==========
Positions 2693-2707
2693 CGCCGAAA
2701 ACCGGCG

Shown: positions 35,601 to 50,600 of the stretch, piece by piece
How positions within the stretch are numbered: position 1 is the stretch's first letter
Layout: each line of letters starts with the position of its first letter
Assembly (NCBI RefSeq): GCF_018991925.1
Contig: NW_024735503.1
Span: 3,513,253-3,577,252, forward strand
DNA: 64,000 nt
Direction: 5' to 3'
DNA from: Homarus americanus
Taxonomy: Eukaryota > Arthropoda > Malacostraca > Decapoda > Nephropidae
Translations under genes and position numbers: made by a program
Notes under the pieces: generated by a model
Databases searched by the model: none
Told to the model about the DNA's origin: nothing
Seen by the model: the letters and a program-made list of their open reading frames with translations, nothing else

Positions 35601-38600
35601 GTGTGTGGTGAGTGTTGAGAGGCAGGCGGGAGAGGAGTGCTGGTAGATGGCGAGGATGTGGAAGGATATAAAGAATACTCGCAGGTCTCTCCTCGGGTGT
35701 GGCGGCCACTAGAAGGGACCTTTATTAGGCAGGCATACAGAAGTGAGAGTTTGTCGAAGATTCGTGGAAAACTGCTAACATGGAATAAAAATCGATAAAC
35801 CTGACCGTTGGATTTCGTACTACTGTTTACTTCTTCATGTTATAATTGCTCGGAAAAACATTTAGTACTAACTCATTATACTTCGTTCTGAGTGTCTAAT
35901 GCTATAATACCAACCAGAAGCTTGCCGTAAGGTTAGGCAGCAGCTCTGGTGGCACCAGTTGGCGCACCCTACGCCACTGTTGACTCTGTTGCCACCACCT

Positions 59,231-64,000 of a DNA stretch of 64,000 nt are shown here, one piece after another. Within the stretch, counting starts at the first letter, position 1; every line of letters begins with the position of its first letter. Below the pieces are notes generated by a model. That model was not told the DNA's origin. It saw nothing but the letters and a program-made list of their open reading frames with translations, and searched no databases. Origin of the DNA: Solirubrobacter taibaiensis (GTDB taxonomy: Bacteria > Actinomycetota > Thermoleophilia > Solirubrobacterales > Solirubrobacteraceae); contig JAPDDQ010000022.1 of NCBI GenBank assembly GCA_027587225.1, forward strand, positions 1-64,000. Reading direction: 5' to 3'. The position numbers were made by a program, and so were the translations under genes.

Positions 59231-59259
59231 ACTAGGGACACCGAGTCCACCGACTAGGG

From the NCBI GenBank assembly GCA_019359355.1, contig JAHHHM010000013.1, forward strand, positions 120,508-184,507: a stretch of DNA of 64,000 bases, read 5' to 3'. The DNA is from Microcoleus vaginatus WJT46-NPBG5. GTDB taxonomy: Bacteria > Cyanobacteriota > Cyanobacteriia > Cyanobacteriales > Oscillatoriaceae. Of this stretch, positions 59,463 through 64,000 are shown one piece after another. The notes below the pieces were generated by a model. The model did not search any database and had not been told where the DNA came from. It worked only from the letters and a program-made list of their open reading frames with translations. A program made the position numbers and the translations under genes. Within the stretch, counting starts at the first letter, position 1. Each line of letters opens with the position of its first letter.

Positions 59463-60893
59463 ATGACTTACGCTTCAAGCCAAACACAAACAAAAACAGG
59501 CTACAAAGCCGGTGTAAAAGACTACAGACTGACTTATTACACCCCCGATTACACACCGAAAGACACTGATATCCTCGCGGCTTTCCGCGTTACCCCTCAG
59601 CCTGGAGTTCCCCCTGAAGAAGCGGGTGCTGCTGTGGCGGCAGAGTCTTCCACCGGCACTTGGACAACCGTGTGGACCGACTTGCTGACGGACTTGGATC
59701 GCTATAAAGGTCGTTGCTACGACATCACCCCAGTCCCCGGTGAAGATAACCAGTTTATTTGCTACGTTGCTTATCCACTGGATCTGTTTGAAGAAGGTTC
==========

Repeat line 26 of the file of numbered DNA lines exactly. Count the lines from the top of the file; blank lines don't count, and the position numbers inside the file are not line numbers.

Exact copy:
59231 ACTAGGGACACCGAGTCCACCGACTAGGG